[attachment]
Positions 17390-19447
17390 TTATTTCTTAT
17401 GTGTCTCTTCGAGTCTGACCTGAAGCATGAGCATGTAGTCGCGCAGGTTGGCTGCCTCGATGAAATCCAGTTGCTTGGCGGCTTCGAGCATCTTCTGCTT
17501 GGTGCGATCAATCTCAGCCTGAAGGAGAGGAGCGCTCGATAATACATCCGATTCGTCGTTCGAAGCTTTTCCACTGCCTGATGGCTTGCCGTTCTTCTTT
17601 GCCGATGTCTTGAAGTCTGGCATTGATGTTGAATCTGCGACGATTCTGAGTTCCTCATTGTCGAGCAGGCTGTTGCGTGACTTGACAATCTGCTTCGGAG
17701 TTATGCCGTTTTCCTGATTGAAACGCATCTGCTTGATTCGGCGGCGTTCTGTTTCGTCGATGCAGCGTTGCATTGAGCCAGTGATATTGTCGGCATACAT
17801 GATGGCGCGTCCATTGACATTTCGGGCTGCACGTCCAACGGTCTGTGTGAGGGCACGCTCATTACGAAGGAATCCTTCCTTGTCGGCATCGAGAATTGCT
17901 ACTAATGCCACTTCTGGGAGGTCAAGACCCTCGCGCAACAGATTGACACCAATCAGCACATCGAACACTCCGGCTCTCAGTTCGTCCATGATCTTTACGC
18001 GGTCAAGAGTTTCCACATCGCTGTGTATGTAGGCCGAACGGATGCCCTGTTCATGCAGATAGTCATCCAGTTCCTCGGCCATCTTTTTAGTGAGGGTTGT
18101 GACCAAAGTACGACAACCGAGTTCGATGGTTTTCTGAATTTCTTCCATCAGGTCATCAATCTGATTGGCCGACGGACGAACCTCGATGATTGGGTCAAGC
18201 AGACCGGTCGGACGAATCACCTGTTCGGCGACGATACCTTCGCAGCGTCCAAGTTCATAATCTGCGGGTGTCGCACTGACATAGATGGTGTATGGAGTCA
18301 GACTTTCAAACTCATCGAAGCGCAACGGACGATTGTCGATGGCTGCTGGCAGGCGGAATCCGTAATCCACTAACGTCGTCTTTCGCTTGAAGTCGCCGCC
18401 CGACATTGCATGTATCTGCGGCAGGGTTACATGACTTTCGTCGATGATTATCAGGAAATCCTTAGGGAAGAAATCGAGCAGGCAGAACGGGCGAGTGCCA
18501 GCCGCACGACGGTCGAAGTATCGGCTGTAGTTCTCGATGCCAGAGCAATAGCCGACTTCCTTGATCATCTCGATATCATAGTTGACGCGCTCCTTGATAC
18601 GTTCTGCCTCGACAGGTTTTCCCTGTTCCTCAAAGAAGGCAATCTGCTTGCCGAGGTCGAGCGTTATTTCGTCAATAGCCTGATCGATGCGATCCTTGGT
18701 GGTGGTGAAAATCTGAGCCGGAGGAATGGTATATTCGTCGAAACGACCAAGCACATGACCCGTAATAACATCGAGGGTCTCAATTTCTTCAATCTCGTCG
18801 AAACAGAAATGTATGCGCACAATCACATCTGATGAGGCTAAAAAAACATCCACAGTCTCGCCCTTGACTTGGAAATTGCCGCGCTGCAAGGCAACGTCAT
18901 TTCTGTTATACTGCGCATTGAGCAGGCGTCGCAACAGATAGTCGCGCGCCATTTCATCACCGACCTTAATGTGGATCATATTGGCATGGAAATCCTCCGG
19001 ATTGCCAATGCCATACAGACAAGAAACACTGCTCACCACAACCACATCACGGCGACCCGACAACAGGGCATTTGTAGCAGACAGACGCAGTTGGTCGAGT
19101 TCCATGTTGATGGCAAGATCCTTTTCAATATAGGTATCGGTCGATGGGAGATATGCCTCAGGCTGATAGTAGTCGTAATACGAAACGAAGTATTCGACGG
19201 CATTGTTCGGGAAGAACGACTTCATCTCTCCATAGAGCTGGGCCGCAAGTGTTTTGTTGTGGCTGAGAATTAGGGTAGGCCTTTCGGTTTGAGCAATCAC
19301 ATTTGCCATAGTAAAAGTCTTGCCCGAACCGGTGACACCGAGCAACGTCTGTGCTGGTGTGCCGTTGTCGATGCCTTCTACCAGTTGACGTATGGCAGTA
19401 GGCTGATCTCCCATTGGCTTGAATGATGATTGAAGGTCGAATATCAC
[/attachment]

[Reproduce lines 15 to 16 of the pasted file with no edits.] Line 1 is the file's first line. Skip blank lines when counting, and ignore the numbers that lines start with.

18601 GTTCTGCCTCGACAGGTTTTCCCTGTTCCTCAAAGAAGGCAATCTGCTTGCCGAGGTCGAGCGTTATTTCGTCAATAGCCTGATCGATGCGATCCTTGGT
18701 GGTGGTGAAAATCTGAGCCGGAGGAATGGTATATTCGTCGAAACGACCAAGCACATGACCCGTAATAACATCGAGGGTCTCAATTTCTTCAATCTCGTCG